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GMP Development Projects

GMP Development Projects

Copyright 2000, 2001 Free Software Foundation, Inc.

This file is part of the GNU MP Library.

The GNU MP Library is free software; you can redistribute it and/or modify it under the terms of the GNU Lesser General Public License as published by the Free Software Foundation; either version 2.1 of the License, or (at your option) any later version.

The GNU MP Library is distributed in the hope that it will be useful, but WITHOUT ANY WARRANTY; without even the implied warranty of MERCHANTABILITY or FITNESS FOR A PARTICULAR PURPOSE. See the GNU Lesser General Public License for more details.

You should have received a copy of the GNU Lesser General Public License along with the GNU MP Library; see the file COPYING.LIB. If not, write to the Free Software Foundation, Inc., 59 Temple Place - Suite 330, Boston, MA 02111-1307, USA.

This file current as of 7 Dec 2001. An up-to-date version is available at http://www.swox.com/gmp/projects.html. Please send comments about this page to bug-gmp@gnu.org.

This file lists projects suitable for volunteers. Please see the tasks file for smaller tasks.

If you want to work on any of the projects below, please let tege@swox.com know. If you want to help with a project that already somebody else is working on, please talk to that person too, tege@swox.com can put you in touch. (There are no email addresses of volunteers below, due to spamming problems.)

  • Faster multiplication

    The current multiplication code uses Karatsuba, 3-way Toom-Cook, or Fermat FFT. Several new developments are desirable:

    1. Handle multiplication of operands with different digit count better than today. We now split the operands in a very inefficient way, see mpn/generic/mul.c.
    2. Consider N-way Toom-Cook. See Knuth's Seminumerical Algorithms for details on the method. Code implementing it exists. This is asymptotically inferior to FFTs, but is finer grained. A toom-4 might fit in between toom-3 and the FFTs (or it might not).
    3. It's possible CPU dependent effects like cache locality will have a greater impact on speed than algorithmic improvements.
    4. Add support for partial products, either a given number of low limbs or high limbs of the result. A high partial product can be used by mpf_mul now, a low half partial product might be of use in a future sub-quadratic REDC. On small sizes a partial product will be faster simply through fewer cross-products, similar to the way squaring is faster. But work by Thom Mulders shows that for Karatsuba and higher order algorithms the advantage is progressively lost, so for large sizes partial products turn out to be no faster.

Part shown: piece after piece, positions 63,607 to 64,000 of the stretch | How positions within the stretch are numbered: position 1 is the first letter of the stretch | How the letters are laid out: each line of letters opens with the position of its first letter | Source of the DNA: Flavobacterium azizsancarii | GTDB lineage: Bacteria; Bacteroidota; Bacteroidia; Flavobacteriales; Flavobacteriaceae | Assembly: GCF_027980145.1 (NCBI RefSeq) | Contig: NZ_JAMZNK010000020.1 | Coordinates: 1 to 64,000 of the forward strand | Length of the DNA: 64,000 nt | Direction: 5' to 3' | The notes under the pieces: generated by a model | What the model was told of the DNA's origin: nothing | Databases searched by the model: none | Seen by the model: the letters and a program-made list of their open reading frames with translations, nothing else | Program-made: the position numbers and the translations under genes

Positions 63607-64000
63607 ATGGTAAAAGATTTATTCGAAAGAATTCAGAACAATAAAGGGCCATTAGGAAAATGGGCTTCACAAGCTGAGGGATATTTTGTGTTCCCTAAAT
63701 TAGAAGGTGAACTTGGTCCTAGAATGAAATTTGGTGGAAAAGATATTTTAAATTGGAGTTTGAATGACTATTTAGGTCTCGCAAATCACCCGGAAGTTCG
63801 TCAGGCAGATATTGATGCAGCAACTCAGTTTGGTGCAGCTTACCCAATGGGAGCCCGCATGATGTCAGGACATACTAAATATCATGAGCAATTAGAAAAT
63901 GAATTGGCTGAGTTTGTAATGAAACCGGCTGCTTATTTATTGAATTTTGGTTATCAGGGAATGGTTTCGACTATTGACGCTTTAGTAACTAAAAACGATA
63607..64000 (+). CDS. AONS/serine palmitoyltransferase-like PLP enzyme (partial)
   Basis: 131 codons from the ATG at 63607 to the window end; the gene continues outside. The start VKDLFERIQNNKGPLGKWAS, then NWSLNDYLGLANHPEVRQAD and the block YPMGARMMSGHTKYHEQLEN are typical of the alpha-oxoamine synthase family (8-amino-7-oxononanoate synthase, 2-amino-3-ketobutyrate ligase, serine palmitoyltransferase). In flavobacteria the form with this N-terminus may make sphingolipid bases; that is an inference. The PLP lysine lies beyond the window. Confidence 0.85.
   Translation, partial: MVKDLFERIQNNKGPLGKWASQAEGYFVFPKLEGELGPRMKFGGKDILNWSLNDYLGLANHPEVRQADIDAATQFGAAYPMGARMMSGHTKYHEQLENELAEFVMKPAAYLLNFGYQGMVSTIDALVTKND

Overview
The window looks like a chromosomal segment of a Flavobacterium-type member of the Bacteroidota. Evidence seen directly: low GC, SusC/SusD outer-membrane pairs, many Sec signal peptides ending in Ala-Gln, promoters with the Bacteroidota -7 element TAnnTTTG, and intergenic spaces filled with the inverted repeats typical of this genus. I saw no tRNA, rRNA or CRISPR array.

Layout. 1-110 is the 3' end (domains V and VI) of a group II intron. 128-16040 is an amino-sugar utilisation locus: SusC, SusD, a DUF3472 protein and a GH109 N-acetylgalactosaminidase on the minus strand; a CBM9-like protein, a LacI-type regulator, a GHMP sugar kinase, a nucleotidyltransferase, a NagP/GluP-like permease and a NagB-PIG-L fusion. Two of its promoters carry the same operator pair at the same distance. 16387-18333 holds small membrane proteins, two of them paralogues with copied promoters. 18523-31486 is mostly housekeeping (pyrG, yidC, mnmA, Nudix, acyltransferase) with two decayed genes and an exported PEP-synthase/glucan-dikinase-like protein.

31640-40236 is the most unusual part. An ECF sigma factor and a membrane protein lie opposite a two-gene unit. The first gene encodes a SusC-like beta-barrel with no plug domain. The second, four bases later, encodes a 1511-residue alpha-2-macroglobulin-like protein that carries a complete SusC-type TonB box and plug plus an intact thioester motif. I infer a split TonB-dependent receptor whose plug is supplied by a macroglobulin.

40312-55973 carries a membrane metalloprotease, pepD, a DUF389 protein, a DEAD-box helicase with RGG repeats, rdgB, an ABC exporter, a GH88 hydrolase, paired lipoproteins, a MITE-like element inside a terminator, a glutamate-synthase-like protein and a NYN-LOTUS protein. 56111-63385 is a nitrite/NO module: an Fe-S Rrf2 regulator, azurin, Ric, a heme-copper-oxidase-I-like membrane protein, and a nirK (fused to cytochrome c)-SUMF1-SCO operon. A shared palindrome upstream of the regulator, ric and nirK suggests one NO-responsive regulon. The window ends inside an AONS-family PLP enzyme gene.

Another possibility would be an optimized cube. In the basecase that should definitely be able to save cross-products in a similar fashion to squaring, but some investigation might be needed for how best to adapt the higher-order algorithms. Not sure whether cubing or further small powers have any particularly important uses though.

  • Assembly routines

    Write new and improve existing assembly routines. The tests/devel programs and the tune/speed.c and tune/many.pl programs are useful for testing and timing the routines you write. See the README files in those directories for more information.

    Please make sure your new routines are fast for these three situations:

    1. Operands that fit into the cache.
    2. Small operands of less than, say, 10 limbs.
    3. Huge operands that does not fit into the cache.

    The most important routines are mpn_addmul_1, mpn_mul_basecase and mpn_sqr_basecase. The latter two don't exist for all machines, while mpn_addmul_1 exists for almost all machines.

    Standard techniques for these routines are unrolling, software pipelining, and specialization for common operand values. For machines with poor integer multiplication, it is often possible to improve the performance using floating-point operations, or SIMD operations such as MMX or Sun's VIS.

    Using floating-point operations is interesting but somewhat tricky. Since IEEE double has 53 bit of mantissa, one has to split the operands in small prices, so that no result is greater than 2^53. For 32-bit computers, splitting one operand into 16-bit pieces works. For 64-bit machines, one operand can be split into 21-bit pieces and the other into 32-bit pieces. (A 64-bit operand can be split into just three 21-bit pieces if one allows the split operands to be negative!)

  • Faster extended GCD